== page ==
The Vanguard Intermediate-Term Corporate Bond Index Fund ETF Shares (VCIT) and the iShares MSCI EAFE Value ETF (EFV) are both among the Top 100 ETFs. VCIT is a Vanguard Corporate Bond fund and EFV is a iShares Foreign Large Value fund. So, what’s the difference between VCIT and EFV? And which fund is better?
The expense ratio of VCIT is 0.34 percentage points lower than EFV’s (0.05% vs. 0.39%). VCIT is mostly comprised of BBB bonds while EFV has a high exposure to the financial services sector. Overall, VCIT has provided higher returns than EFV over the past ten years.
In this article, we’ll compare VCIT vs. EFV. We’ll look at annual returns and fund composition, as well as at their industry exposure and portfolio growth. Moreover, I’ll also discuss VCIT’s and EFV’s holdings, risk metrics, and performance and examine how these affect their overall returns.
|Name||Vanguard Intermediate-Term Corporate Bond Index Fund ETF Shares||iShares MSCI EAFE Value ETF|
|Category||Corporate Bond||Foreign Large Value|
The Vanguard Intermediate-Term Corporate Bond Index Fund ETF Shares (VCIT) is a Corporate Bond fund that is issued by Vanguard. It currently has 48.39B total assets under management and has yielded an average annual return of 5.84% over the past 10 years. The fund has a dividend yield of 2.33% with an expense ratio of 0.05%.
The iShares MSCI EAFE Value ETF (EFV) is a Foreign Large Value fund that is issued by iShares. It currently has 14.37B total assets under management and has yielded an average annual return of 3.99% over the past 10 years. The fund has a dividend yield of 2.94% with an expense ratio of 0.39%.
VCIT’s dividend yield is 0.61% lower than that of EFV (2.33% vs. 2.94%). Also, VCIT yielded on average 1.85% more per year over the past decade (5.84% vs. 3.99%). The expense ratio of VCIT is 0.34 percentage points lower than EFV’s (0.05% vs. 0.39%).
|VCIT Bond Sectors||Weight|
VCIT’s Top Bond Sectors are ratings of BBB, A, AA, AAA, and Below B at 55.28%, 37.85%, 5.22%, 1.57%, and 0.08%. The fund is less weighted towards Others (0.0%), B (0.0%), and BB (0.0%) rated bonds.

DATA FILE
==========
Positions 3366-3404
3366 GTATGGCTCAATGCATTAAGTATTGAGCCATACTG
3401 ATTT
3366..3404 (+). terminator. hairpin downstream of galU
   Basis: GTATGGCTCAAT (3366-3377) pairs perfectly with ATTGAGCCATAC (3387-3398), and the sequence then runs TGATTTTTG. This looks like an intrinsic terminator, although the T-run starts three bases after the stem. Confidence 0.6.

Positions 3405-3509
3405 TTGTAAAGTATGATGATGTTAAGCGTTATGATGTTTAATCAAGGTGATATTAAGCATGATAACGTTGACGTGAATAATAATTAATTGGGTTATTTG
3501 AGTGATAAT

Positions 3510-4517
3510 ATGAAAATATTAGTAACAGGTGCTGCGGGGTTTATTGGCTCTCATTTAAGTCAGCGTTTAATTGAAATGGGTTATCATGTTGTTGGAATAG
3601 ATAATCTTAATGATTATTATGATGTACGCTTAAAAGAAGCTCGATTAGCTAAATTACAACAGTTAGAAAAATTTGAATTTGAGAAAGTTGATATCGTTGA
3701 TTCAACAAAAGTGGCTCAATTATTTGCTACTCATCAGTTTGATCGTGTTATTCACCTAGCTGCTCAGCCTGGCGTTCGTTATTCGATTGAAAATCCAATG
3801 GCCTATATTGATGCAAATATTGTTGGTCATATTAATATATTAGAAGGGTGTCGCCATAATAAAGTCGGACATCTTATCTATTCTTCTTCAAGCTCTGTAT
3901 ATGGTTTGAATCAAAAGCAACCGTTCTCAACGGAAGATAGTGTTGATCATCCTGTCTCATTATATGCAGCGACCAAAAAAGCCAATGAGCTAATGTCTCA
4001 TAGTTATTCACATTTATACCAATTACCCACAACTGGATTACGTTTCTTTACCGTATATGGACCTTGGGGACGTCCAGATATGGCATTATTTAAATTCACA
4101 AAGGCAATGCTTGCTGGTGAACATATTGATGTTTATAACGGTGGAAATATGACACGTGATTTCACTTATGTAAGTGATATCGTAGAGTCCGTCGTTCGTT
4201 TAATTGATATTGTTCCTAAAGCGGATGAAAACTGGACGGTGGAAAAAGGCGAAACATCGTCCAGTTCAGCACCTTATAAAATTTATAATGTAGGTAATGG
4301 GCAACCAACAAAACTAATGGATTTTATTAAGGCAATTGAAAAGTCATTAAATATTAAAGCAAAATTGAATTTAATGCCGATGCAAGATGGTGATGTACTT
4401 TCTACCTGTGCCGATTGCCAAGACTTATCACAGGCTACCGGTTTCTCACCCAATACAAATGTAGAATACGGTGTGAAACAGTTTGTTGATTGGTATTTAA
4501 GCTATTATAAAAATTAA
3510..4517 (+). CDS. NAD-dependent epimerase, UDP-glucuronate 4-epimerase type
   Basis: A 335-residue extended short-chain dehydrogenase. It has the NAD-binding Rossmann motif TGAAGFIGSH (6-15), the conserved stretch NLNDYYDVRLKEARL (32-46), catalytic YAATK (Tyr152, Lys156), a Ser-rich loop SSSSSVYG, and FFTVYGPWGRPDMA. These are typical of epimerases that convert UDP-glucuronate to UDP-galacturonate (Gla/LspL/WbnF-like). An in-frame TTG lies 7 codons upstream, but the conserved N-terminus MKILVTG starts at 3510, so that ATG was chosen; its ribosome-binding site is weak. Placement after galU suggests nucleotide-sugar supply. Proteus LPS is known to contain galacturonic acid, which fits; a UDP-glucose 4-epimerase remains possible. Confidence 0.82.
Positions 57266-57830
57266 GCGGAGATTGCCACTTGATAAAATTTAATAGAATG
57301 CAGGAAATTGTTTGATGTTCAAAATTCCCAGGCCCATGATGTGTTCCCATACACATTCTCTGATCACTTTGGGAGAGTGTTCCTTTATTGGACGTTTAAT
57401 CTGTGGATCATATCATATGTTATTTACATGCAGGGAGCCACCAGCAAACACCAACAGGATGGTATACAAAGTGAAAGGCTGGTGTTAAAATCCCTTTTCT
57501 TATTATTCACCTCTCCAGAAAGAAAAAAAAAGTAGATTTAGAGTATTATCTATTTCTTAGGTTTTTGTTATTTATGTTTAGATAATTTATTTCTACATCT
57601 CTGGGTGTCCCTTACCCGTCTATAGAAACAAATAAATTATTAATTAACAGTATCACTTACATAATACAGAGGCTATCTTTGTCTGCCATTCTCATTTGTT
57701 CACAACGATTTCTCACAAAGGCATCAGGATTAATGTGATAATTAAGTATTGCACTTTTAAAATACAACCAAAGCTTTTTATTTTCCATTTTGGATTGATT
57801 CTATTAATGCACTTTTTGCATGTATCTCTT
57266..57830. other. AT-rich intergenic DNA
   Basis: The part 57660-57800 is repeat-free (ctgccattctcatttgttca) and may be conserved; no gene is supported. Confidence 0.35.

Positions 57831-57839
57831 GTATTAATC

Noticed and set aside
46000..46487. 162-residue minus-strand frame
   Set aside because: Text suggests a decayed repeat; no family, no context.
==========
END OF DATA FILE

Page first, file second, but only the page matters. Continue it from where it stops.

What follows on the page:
|Toyota Motor Corp||2.21%|
|Commonwealth Bank of Australia||1.59%|
|HSBC Holdings PLC||1.4%|
|Rio Tinto PLC||1.1%|
EFV’s Top Holdings are Novartis AG, Toyota Motor Corp, Commonwealth Bank of Australia, Siemens AG, and Sanofi SA at 2.41%, 2.21%, 1.59%, 1.45%, and 1.42%.
HSBC Holdings PLC (1.4%), TotalEnergies SE (1.35%), and Allianz SE (1.23%) have a slightly smaller but still significant weight. GlaxoSmithKline PLC and Rio Tinto PLC are also represented in the EFV’s holdings at 1.18% and 1.1%.
The Vanguard Intermediate-Term Corporate Bond Index Fund ETF Shares (VCIT) has a Standard Deviation of 5.08 with a Sharpe Ratio of 0.91 and a Treynor Ratio of 3.43. Its Alpha is 0.89 while VCIT’s Beta is 1.35. Furthermore, the fund has a Mean Return of 0.44 and a R-squared of 63.18.
The iShares MSCI EAFE Value ETF (EFV) has a R-squared of 92.15 with a Mean Return of 0.42 and a Sharpe Ratio of 0.26. Its Standard Deviation is 16.53 while EFV’s Beta is 1.05. Furthermore, the fund has a Treynor Ratio of 2.92 and a Alpha of -1.77.
VCIT’s Mean Return is 0.02 points higher than that of EFV and its R-squared is 28.97 points lower. With a Standard Deviation of 5.08, VCIT is slightly less volatile than EFV. The Alpha and Beta of VCIT are 2.66 points higher and 0.30 points higher than EFV’s Alpha and Beta.
VCIT had its best year in 2019 with an annual return of 13.97%. VCIT’s worst year over the past decade yielded -1.8% and occurred in 2013. In most years the Vanguard Intermediate-Term Corporate Bond Index Fund ETF Shares provided moderate returns such as in 2017, 2014, and 2011 where annual returns amounted to 5.5%, 7.47%, and 7.94% respectively.
The year 2013 was the strongest year for EFV, returning 22.61% on an annual basis. The poorest year for EFV in the last ten years was 2018, with a yield of -14.88%. Most years the iShares MSCI EAFE Value ETF has given investors modest returns, such as in 2020, 2010, and 2016, when gains were -2.78%, 3.18%, and 4.87% respectively.
|Fund||Initial Balance||Final Balance||CAGR|
A $10,000 investment in VCIT would have resulted in a final balance of $17,439. This is a profit of $7,439 over 10 years and amounts to a compound annual growth rate (CAGR) of 5.84%.
With a $10,000 investment in EFV, the end total would have been $13,698. This equates to a $3,698 profit over 10 years and a compound annual growth rate (CAGR) of 3.99%.
VCIT’s CAGR is 1.85 percentage points higher than that of EFV and as a result, would have yielded $3,741 more on a $10,000 investment. Thus, VCIT outperformed EFV by 1.85% annually.
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